The WHO made mistakes, but it’s China that must be held accountable
Last week, African leaders rallied to the defense of the World Health Organization’s Director General, former Health Minister of Ethiopia Tedros Adhanom Ghebreyesus, after U.S. President Donald Trump criticized Tedros for his China-centric approach to the global coronavirus pandemic COVID-19.
“The WHO really blew it,” President Trump said, adding that he was considering withdrawing funding to the UN agency.
In a show of solidarity, Africa and Africans, stood with Tedros.
Chairperson of the African Union (AU) Moussa Faki Mahamat tweeted: “Surprised to learn of a campaign by the U.S. govt against WHO ‘s global leadership. The @AfricanUnion fully supports @WHO and @DrTedros. The focus should remain on collectively fighting #Covid19 as a united global community. The time for accountability will come.”
Heads of states across the continent echoed the AU’s sentiment: Nigeria, Namibia, South Africa and Rwanda’s President Paul Kagame, who in retweeting Mahamat’s statement added: “Totally Agree, and asking this; Is it Dr.Tedros, WHO, China … under attack or all of them together? Let’s focus on the fight against this pandemic, whoever sh’d be held acc’ntable will come later and done properly. Save us too much politics Africa does not need it. Who does?”
I too totally agree with the AU chairperson: We need to focus on the fight against the pandemic — particularly so when Africa’s fragile health systems are at risk of collapse — and I believe that Trump’s decision to freeze funding to the WHO during the pandemic is a mistake.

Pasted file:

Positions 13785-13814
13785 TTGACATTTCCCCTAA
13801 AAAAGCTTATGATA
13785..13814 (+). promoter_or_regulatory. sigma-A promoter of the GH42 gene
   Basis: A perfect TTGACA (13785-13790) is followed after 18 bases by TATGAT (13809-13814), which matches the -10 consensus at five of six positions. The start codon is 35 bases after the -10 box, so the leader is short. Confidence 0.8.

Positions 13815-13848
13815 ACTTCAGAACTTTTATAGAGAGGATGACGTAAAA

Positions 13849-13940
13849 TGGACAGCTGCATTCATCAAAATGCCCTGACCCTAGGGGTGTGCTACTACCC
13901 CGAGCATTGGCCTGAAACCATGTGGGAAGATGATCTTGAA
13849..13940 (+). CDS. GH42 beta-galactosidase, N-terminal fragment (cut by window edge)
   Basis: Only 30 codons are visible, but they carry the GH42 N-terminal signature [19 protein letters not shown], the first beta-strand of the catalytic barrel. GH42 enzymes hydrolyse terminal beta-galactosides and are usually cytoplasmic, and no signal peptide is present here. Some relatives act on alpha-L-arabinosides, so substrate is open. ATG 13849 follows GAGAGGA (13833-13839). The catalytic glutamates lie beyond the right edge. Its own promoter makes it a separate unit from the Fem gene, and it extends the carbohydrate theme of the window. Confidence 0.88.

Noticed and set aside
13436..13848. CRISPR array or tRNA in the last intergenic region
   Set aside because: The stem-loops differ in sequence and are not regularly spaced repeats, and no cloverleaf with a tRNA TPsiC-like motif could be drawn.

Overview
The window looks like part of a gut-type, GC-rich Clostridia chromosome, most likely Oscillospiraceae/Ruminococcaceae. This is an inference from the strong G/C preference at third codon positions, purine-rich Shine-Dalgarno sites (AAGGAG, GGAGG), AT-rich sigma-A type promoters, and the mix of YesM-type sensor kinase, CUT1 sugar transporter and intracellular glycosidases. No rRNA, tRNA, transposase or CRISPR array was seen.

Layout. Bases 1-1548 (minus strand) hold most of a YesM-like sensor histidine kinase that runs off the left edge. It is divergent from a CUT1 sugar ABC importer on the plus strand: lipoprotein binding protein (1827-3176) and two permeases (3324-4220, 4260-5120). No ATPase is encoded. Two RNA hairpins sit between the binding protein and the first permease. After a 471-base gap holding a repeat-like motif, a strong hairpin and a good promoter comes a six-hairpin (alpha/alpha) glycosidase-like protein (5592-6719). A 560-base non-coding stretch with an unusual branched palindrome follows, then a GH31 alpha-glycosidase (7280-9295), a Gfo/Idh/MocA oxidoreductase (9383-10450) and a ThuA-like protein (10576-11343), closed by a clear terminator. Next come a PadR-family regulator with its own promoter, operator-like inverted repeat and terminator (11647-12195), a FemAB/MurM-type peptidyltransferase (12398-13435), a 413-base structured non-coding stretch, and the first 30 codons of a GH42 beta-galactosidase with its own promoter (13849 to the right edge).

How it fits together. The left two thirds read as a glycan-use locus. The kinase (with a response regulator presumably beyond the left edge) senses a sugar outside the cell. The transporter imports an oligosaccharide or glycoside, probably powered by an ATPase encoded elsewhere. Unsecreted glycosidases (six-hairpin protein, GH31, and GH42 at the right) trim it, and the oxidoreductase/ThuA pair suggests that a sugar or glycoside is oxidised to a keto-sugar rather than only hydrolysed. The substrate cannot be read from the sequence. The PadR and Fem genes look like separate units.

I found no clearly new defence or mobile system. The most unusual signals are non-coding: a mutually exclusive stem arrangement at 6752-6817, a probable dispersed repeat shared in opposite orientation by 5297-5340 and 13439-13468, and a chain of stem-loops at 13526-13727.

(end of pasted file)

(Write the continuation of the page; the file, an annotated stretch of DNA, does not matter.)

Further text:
But I respectfully disagree that answerability can wait for later.
China is seeking to rewrite the pandemic narrative. It is deleting files, silencing critics, and carrying out viral social media campaigns in an attempt to define accountability — and culpability — on its own terms, going as far as to suggest that the United States was responsible for unleashing the virus.
The stakes are huge. How this plays out will define whether the Chinese Communist Party (CCP) is able to exploit the global pandemic to consolidate its power at home and abroad, or whether it faces a reckoning.
An act of blind trust and solidarity with the WHO director in response to Donald Trump’s attacks, however well intentioned, emboldens Beijing — it is a welcome diversion.
Axios compiled a timeline — from reporting in the Wall Street Journal, the Washington Post and the South China Morning Post — that shows China’s initial cover-up resulted in a three-week delay to contain the virus; a period of time that research suggests could have resulted in a 95 percent decrease in cases and would perhaps have averted the global pandemic.
Doctors in Wuhan first noticed the novel coronavirus in early December and began exchanging urgent warnings. By the end of the month, there were more than 250 cases in the Wuhan province, with more than one third of the patients having no history of visiting Huanan Seafood Wholesale Market, where the virus is believed to have been first detected.
It was only on Dec. 31, 2019, that China officially notified the WHO about cases of “unusual viral pneumonia,” but said that there was “no clear evidence of human-to-human transmission,” submitting that it was solely spreading from animals to humans. This was a criminal act of omission.